Dr. and Mrs. Walsh who are Catholic homeschool parents of three children and Third Order Carmelites (and have many years of teaching experience between them) have outlined a Catholic homeschool curriculum using Maria Montessori's philosophies to guide the teaching methods and Dorothy Sayers' essay "The Lost Tools of Learning" to direct the content (subjects covered, materials used, etc.).
This book came about from their own experience homeschooling their young children. They implemented ideas from both Montessori and Sayers and saw truth in each. They wondered if two methods that seemed so different could be compatible. They decided that in both methods "some critical elements were shared. Both rely heavily, classical education in the division of the Trivium and Dr. Montessori in the sequence of the work, on the natural development and interests of the child. Both also claim as one result the ability to learn on one's own. Looking at them from this perspective we realized that htey could indeed be combined, and in fact complemented each other perfectly. Dorothy Sayers' outline provided the overall framework, while Dr. Montessori's method provided the day-to-day detail. In reality this is simply an extension of the Montessori method which, when closely examined, reveals a pattern of free choice within limits. Dorothy Sayers provided us with the content and Dr. Montessori with the method of our curriculum" (pg. 12).
This book outlines the philosophies of both Montessori and Sayers (including a separate chapter on each - but slightly more emphasis on Montessori - which makes sense because Montessori wrote many volumes on education and was a true pioneer in her field, whereas Sayers' educational philosophies are contained in her one excellent essay). It is valuable for Catholic homeschoolers to be reintroduced to Montessori from a Catholic perspective. Most Americans have heard of Maria Montessori, but few realize that she was Catholic and that her philsophies have been, to a great extent, watered-down and/or misunderstood in the United States today. Not only are there Catholic Montessori materials (such as the Miniature Mass Kit and her own book The Mass: Explained to Children), but her writings and teachings about children reflect Catholic teaching from Christ's exhortation to "Let the Children come to Me" and "Unless you become like little Children..." to the Church's modern-day teachings on the dignity of human life.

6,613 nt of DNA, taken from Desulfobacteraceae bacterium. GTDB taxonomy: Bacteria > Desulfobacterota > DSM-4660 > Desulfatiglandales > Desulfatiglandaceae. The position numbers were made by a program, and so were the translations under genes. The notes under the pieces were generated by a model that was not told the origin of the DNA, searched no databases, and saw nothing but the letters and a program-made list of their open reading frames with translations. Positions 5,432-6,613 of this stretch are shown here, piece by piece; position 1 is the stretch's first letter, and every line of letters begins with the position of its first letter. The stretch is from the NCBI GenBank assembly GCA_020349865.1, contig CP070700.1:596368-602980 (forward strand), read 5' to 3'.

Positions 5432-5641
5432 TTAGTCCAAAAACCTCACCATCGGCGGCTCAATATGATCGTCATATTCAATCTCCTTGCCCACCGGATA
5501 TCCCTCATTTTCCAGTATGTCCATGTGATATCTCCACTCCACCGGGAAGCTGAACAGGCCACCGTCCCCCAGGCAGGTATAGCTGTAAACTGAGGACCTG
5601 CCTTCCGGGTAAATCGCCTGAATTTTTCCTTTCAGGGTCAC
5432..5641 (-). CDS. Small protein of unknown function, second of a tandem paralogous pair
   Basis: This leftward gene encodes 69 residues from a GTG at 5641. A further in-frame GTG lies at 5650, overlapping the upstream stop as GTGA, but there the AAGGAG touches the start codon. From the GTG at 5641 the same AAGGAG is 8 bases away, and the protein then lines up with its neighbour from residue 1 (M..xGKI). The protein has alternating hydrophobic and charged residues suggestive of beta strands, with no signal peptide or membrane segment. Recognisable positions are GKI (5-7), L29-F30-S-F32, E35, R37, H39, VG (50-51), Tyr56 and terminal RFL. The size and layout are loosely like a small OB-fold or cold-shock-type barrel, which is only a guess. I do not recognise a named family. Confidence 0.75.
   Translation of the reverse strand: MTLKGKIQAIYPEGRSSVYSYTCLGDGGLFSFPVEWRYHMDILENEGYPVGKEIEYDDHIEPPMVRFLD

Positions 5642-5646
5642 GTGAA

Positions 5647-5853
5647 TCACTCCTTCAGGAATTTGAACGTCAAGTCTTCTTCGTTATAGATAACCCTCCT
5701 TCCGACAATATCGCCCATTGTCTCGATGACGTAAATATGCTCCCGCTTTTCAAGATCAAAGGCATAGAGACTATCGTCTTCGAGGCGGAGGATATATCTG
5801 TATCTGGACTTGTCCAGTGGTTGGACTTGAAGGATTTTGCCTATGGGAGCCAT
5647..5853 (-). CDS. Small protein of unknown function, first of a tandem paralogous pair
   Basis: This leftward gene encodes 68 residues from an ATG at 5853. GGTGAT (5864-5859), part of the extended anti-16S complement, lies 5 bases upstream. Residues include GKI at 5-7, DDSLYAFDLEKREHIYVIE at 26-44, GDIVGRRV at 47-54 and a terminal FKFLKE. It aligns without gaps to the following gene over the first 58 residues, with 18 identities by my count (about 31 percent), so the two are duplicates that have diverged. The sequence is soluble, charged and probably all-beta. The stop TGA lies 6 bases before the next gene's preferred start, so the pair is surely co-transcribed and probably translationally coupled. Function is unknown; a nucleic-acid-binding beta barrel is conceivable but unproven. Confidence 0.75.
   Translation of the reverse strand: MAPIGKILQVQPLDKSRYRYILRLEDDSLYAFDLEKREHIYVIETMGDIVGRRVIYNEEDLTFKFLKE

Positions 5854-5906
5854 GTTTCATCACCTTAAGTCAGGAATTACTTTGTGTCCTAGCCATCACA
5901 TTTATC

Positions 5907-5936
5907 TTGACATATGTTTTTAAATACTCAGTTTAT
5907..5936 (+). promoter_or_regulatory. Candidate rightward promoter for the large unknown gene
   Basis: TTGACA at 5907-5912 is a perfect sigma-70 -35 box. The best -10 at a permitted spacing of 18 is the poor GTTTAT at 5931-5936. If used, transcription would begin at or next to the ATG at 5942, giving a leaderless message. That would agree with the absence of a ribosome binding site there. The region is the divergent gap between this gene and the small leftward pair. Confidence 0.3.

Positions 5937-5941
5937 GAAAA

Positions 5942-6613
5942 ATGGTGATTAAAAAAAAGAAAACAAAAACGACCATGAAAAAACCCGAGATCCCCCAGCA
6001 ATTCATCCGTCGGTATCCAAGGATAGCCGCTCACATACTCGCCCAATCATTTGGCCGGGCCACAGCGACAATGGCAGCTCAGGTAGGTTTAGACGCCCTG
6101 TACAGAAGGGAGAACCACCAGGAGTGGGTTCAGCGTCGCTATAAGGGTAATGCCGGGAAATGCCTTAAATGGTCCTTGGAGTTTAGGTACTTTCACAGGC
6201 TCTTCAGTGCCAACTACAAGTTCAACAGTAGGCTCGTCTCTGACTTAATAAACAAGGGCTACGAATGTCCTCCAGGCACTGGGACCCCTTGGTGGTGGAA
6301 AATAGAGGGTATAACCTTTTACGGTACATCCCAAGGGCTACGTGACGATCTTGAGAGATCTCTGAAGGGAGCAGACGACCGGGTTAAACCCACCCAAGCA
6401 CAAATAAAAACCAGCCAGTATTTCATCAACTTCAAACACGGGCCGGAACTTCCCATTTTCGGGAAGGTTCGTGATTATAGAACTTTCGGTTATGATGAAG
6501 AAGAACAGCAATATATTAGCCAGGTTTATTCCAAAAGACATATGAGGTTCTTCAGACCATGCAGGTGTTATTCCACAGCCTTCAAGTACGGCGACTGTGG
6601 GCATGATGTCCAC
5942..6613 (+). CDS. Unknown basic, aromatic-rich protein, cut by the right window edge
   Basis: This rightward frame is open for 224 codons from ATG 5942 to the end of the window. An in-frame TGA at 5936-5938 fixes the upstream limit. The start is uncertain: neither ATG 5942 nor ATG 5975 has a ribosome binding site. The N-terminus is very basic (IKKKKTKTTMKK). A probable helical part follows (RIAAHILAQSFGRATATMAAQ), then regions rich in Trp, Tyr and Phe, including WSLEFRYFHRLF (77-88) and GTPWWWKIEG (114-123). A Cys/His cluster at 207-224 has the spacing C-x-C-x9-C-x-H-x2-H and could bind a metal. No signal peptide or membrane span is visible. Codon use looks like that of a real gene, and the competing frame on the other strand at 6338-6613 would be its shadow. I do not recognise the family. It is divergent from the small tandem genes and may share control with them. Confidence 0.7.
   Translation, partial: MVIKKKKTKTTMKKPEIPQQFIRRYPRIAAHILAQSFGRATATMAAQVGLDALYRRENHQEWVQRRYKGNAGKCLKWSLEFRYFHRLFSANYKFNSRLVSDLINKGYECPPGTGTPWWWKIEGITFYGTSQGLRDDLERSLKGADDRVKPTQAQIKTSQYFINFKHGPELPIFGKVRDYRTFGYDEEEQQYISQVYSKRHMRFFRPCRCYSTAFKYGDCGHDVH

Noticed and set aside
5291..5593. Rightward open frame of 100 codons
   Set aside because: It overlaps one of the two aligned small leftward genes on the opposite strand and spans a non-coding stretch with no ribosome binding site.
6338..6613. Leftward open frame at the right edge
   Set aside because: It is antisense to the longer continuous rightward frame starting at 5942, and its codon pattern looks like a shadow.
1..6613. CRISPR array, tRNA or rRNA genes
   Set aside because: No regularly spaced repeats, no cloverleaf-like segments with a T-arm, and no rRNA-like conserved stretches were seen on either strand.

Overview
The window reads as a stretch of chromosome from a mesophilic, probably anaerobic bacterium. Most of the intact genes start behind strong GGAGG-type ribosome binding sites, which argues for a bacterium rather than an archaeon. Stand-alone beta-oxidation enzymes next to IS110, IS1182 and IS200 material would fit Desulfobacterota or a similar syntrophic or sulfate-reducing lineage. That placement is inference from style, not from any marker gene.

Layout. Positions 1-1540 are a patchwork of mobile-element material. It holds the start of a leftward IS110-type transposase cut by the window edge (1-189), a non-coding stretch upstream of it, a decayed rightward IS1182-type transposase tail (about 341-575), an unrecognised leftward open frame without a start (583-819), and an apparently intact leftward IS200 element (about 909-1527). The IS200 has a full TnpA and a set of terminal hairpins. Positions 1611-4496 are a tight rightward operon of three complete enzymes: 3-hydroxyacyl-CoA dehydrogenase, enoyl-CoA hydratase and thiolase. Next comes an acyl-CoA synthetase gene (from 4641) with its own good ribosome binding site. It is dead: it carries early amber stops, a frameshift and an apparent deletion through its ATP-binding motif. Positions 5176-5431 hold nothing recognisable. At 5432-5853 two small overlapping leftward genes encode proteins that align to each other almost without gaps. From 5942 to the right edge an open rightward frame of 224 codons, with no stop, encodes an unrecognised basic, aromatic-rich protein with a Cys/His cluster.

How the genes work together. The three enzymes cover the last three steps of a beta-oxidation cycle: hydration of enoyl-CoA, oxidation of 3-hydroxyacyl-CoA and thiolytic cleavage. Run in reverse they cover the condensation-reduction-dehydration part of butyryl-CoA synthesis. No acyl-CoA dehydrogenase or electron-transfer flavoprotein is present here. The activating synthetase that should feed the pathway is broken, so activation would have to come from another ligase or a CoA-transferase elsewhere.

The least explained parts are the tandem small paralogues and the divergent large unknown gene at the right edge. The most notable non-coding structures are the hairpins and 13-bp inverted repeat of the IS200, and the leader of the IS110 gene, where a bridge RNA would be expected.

The Walshes give us the details about what is and what is not true Montessori philosophy, the basics of those parts of her method which are applicable to a homeschool setting, some thoughts which may change your philosophies about educational videos, toys, etc. and the basic ideas for setting up a Montessori-type work area in your home. Following these more philosophical chapters (including one that answers "Frequently Asked Questions about Natural Structure") are chapters which outline the curriculum. Grades are grouped together as follows: Preschool through 2nd Grade (Preparatory), 3rd Grade through 5th Grade (Grammar), 6th through 8th (Dialectic), 9th and 10th (Rhetoric), and 11th and 12th (beginning of the Quadrivium). Recommended texts, literature and other educational materials for each part (with a chart that breaksdown which texts are used in which grade - many texts are used over the course of several years) and descriptions of the texts (along with publisher information, etc.) are included in one of the appendices. These chapters also provide some of the whys and hows of implementing these materials along with pertinent quotes from Montessori and Sayers.
The appendices include the aforementioned "Text Descriptions" (generally a few lines of description for each text), "Curriculum Samples" (several brief pages of information regarding a one year Music Appreciation Curriculum and an outline of topics to research for the 12th grade Government Curriculum), "Materials Samples" (21 pages of sample worksheets that can be photocopied and serve as examples for making your own), "Foreign Language Curriculum" (which gives recommended texts for grades 5-8 and grades 9-12 along with a listing of which languages are available in each course), the "Sensorial Materials" Appendix has two Sections: First, an outline of the those manipulatives that Maria Montessori is well-known for (explaining that some of the materials will be expensive or hard-to-find, but the authors believe that explaining what they are and how they are used may lead homeschool parents to find adequate substitutes) and a basic explanation of the Sequin Method and the Education of the Senses. The Second Section, "Educational Materials for the Natural Structure Method", includes a book list by subject area, an "Alternate and Supplementary Text" LIst, a Suggested Reading List (literature and biographies), a list of Math Manipulatives used by Natural Structure (along with brief descriptions), "Shoestring Suggestions" (ideas for saving money in several subject areas) and a listing of the hands-on Montessori-type materials and activities suggested for each subject (along with descriptions of how to use them. Final appendices include "Curriculum Materials Sources" (recommended reading and supplier listings, an explanation of Maria Montessori's philosophies in light of Church teaching, and suggested quotes on Children from Scripture and the Catechism of the Catholic Church.
The text is illustrated with approximately twenty full-color photos depicting Montessori materials and substitutes and how they can be used in the home. The "Frequently Asked Questions" (which was not included in the first edition of the book) should be very helpful and includes pointers on dealing with ADHD and dyslexia, Natural Structure in the large family and further explanation of Montessori philosophies.